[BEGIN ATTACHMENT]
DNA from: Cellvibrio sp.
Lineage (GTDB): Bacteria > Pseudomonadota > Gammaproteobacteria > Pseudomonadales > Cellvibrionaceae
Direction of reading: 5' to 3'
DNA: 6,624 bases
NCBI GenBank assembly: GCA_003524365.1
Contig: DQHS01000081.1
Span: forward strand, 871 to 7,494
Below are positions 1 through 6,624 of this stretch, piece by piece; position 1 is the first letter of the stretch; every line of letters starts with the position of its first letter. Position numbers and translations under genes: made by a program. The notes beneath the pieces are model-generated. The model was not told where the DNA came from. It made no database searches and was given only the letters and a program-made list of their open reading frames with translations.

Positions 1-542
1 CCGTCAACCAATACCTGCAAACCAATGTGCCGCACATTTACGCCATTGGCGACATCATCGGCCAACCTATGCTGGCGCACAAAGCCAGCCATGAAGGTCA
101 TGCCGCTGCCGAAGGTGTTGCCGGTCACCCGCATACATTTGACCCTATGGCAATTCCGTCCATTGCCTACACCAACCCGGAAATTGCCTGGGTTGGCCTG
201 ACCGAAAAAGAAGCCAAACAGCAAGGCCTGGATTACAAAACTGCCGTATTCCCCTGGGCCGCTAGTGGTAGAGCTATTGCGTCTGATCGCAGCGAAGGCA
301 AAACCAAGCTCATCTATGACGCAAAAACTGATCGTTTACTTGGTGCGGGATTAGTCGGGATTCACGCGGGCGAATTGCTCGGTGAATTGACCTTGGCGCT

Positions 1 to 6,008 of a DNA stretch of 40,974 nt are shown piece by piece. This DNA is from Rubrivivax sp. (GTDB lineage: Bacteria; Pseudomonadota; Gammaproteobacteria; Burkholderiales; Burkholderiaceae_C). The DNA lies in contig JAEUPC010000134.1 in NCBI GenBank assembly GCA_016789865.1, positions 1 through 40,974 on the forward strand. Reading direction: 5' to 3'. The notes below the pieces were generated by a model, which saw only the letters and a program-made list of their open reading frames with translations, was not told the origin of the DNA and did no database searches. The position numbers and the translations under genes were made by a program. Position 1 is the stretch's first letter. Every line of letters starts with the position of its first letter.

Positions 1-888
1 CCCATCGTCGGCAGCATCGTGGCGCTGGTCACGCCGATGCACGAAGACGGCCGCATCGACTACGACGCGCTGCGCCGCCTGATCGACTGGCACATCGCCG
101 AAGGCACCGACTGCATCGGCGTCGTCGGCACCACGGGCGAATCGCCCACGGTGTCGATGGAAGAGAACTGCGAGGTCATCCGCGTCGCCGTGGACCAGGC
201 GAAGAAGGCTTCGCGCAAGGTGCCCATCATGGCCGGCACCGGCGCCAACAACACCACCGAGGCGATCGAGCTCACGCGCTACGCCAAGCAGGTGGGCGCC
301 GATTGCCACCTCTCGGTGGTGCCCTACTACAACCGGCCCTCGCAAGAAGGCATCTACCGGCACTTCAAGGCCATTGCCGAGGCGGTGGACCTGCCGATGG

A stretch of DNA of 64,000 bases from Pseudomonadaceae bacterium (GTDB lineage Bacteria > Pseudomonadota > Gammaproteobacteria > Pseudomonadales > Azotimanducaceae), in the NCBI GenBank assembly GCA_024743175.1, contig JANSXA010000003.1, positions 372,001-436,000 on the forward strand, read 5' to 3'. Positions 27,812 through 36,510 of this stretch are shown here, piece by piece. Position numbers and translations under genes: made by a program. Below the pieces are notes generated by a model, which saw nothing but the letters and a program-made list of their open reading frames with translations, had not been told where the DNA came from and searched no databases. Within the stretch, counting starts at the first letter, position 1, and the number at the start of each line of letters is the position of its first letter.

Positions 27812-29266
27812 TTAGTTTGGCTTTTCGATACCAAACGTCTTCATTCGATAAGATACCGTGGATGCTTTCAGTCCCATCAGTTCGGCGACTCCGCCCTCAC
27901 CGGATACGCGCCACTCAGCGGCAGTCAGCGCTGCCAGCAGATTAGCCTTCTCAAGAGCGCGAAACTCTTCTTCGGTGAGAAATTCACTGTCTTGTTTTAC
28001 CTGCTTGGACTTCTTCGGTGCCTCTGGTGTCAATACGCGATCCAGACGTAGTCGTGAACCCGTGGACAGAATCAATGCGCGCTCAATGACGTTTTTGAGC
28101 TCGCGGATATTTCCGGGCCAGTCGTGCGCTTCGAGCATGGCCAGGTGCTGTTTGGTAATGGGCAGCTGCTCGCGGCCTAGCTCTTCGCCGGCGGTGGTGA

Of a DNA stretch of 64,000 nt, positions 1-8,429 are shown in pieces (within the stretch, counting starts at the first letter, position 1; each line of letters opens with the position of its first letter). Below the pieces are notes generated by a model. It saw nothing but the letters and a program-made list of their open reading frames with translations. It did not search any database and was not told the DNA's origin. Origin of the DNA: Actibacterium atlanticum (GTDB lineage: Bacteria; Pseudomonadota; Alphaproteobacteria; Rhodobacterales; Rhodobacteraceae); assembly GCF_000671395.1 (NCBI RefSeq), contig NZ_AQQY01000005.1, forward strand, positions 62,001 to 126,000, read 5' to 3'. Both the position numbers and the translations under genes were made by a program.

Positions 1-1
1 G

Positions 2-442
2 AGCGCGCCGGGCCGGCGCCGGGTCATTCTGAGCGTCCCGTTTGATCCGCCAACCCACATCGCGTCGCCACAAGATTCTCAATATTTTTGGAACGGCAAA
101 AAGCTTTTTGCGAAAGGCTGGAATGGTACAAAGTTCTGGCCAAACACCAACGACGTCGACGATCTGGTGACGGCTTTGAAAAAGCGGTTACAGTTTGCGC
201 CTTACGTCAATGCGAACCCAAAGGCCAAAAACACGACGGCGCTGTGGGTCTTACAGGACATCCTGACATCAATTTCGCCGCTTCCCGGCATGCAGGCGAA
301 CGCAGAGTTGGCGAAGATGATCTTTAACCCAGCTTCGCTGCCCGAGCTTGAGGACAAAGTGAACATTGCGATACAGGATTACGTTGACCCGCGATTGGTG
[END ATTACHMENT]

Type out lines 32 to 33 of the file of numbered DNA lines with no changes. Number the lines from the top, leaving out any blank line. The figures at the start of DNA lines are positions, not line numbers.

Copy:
201 CTTACGTCAATGCGAACCCAAAGGCCAAAAACACGACGGCGCTGTGGGTCTTACAGGACATCCTGACATCAATTTCGCCGCTTCCCGGCATGCAGGCGAA
301 CGCAGAGTTGGCGAAGATGATCTTTAACCCAGCTTCGCTGCCCGAGCTTGAGGACAAAGTGAACATTGCGATACAGGATTACGTTGACCCGCGATTGGTG